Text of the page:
If the function of the Markan composition is more impact than information, then what is that intended impact? It is hard to proclaim faithfully from the text if we can’t come to some modest understanding of that intention. Elizabeth Shively offers this proposal in her article. “My thesis is that Mark’s Gospel functions as persuasive rhetoric by telling the story of Jesus so as to reveal the only world that is reasonable for its audience to inhabit. It does this, in part,” she argues, “by employing apocalyptic language in order to restructure community identity” (page 382).
What does that phrase “community identity” mean? I think many of us would describe our identity as the way we are seen by others. I am a white, male, cisgender, reasonably well-educated (in the European sense), lower middle-class, Christian, Midwesterner. That’s not all that others see about me, but that’s a good start. I get those identifying marks from my communities and often regarded those marks as “given.”
But community identity is much more a matter of how I see than how I am seen. I see my reality from the perspectives of whiteness, maleness, cisgenderness, etc. In this way, my identity (and that of my community) is not so much given to me as I impose it on my experience. Realities outside of my body don’t become “experience” until I interpret them. Interpretation happens through lenses and within a framework. The lenses and the framework are internal to me and my community. They don’t exist objectively out in “the world.”
It is, therefore, no accident that some of the miracle stories in the Markan composition are about changes in perceptual abilities. Blind people are now able to see, because of Jesus. Deaf people are now able to hear, because of Jesus. In the case of Bartimaeus, that change in perceptual capacity makes it possible for him to follow Jesus on the way to the cross. Identity shapes perception.
And identity describes position. I perceive through my lenses which begin to shape the experience. I interpret that experience from my position in life. Identity both shapes and responds to my perspective. My perspective is my view of the world – my worldview. It’s no surprise that following Jesus means “changing my mind,” that is, accepting a different view of the world.
I notice, therefore, how many times words for “seeing” show up in the Little Apocalypse. Do you see these big buildings? Watch out for yourselves (twice)! When you see the desolating sacrilege; they will see the Son of Man; when you see the fig tree. Keep your eyes open since you don’t know the day or the hour. Keep watch! Of course, there are a few auditory allusions as well, but the Discourse focuses primarily on seeing.
The reliable markers of community identity will fail the disciples as they have failed Jesus during his earthly ministry. Governing and religious authorities will reject the changes in perspective and position that following Jesus requires. Biological family members will hand over the troublemakers – those who have taken the name of Jesus. There will be no limit to the displacement and distress.
But those expected sources of identity – family, community, religion, government – they are passing away. The destruction of Jerusalem and the Temple is an example of that passing, although it is not the definitive and final example of that passing. There is one source of identity that is stable and lasting – that of following Jesus. The one who endures to the end will be saved. Heaven and earth will pass away, but Jesus’ words will not pass away. So, keep watching.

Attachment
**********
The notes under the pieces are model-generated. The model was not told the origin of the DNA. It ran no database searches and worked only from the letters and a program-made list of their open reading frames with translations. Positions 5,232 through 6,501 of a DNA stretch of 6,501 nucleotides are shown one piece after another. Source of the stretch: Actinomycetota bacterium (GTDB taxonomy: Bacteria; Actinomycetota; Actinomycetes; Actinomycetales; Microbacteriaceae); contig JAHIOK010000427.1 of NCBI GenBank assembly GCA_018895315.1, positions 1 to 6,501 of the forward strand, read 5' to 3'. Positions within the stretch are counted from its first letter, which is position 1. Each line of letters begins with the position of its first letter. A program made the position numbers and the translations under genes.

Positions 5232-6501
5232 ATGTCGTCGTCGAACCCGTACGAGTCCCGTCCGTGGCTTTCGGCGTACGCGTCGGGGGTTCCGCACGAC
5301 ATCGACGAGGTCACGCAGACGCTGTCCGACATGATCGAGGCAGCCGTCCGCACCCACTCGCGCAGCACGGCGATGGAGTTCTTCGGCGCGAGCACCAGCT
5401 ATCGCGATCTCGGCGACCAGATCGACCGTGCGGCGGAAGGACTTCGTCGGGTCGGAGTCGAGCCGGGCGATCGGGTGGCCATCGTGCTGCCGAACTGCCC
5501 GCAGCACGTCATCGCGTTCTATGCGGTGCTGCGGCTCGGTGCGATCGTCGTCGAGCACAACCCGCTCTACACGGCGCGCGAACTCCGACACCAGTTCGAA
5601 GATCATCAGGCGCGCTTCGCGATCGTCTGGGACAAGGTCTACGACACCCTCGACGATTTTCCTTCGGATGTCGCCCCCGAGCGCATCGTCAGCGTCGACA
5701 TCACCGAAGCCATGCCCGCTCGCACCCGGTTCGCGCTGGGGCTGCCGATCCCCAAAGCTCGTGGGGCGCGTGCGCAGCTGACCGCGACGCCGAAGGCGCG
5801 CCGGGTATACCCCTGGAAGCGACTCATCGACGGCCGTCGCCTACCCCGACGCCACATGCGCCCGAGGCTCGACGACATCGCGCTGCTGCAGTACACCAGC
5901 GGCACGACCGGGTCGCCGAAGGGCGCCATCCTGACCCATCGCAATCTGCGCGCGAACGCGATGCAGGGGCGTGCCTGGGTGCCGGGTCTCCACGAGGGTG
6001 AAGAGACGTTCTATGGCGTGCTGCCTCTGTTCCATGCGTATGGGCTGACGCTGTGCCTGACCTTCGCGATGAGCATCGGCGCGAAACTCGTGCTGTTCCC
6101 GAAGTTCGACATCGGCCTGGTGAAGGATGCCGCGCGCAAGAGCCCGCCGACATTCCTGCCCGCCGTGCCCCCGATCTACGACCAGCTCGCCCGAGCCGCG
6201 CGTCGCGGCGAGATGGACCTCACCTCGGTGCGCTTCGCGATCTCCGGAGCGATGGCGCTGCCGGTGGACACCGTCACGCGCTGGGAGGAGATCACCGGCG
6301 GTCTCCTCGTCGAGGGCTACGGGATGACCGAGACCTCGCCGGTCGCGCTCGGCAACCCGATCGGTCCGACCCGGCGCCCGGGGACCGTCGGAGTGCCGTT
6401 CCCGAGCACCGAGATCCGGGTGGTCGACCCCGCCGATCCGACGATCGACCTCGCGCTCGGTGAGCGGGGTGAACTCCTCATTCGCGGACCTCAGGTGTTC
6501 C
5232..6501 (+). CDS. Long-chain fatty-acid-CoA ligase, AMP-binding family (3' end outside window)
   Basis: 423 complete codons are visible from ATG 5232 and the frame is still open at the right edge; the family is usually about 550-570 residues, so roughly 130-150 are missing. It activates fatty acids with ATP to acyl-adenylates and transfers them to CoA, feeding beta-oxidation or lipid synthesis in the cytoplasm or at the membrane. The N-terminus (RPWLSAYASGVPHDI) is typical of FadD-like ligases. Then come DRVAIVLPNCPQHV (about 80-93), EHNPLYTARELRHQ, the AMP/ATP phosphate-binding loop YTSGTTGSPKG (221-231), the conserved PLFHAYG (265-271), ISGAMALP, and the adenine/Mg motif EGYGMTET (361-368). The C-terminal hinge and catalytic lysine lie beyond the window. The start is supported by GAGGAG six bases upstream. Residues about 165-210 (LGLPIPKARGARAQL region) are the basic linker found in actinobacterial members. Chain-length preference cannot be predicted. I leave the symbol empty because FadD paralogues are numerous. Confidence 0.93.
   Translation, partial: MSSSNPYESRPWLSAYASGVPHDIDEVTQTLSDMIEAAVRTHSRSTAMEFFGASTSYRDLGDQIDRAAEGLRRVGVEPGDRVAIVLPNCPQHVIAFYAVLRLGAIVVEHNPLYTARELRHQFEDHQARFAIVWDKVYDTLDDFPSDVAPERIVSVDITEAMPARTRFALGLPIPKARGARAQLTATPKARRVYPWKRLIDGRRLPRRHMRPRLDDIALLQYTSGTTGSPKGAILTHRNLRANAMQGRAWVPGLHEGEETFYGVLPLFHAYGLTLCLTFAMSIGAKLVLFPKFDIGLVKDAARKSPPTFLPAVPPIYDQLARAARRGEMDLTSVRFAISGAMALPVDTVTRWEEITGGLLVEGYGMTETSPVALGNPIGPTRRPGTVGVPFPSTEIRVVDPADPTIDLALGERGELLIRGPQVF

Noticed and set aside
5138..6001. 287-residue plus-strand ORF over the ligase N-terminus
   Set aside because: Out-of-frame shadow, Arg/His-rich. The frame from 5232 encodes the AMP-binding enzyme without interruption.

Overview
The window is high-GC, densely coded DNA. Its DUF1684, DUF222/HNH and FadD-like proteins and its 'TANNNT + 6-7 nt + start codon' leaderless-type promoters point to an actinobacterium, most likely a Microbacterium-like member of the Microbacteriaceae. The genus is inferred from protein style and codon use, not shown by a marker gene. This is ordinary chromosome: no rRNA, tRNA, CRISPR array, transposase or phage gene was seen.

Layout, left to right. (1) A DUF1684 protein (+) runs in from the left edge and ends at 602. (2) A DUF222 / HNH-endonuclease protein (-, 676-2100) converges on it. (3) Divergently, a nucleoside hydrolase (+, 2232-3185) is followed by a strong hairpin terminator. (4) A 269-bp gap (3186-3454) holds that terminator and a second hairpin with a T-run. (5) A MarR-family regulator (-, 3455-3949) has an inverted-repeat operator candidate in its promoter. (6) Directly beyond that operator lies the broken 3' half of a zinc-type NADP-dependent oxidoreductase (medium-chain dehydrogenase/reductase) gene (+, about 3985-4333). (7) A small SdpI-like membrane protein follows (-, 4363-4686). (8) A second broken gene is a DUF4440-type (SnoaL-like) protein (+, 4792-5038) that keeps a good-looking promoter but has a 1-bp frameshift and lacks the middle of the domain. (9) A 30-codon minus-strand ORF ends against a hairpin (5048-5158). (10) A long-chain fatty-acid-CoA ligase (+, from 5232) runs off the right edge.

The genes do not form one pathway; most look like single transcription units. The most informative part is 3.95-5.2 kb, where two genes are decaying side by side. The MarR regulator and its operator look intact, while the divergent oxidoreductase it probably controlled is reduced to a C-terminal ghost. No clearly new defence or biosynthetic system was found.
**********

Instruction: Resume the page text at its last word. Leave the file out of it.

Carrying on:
Pablo Richard, discussed in an earlier post, represents what Shively calls the “resistance literature” approach to apocalyptic in general. While Richard’s arguments are directed toward the Book of Revelation, they are, as I noted previously, equally applicable to the Little Apocalypse in Mark 13. These resistance literature interpretations “agree that Mark is written to address the audience’s experience of oppression and social alienation under Roman and Jewish authorities. Accordingly,” she continues in describing this approach, “Mark employs apocalyptic language in the service of political discourse, which functions to shape a social group that resists the dominant order” (Ibid).
Shively notes that additional research demonstrates the limitations of this approach. Some apocalyptic literature is, in fact, political resistance literature. But some works are more focused on “social injustice,” while others address “temptations that plague the flesh” (page 389). The Markan composition has elements of apocalypse not only in chapter thirteen but scattered throughout the composition. While we can use the analytical tools applied, for example, by Richard, to the Book of Revelation, the approach to the Markan account is not and cannot be the same.
“Although we cannot ascertain the particular social setting of Mark with certainty, evidence internal to the Gospel suggests that Mark seeks to explain the suffering and death of Jesus and his followers,” Shively argues (page 390). “The main rhetorical function of Mark’s apocalyptic discourse is to persuade the audience to testify and suffer for the sake of Jesus and the gospel,” she continues. “Nevertheless, the function of Mark’s discourse extends to challenge visions of the world espoused by Rome and the ruling authorities” (Ibid).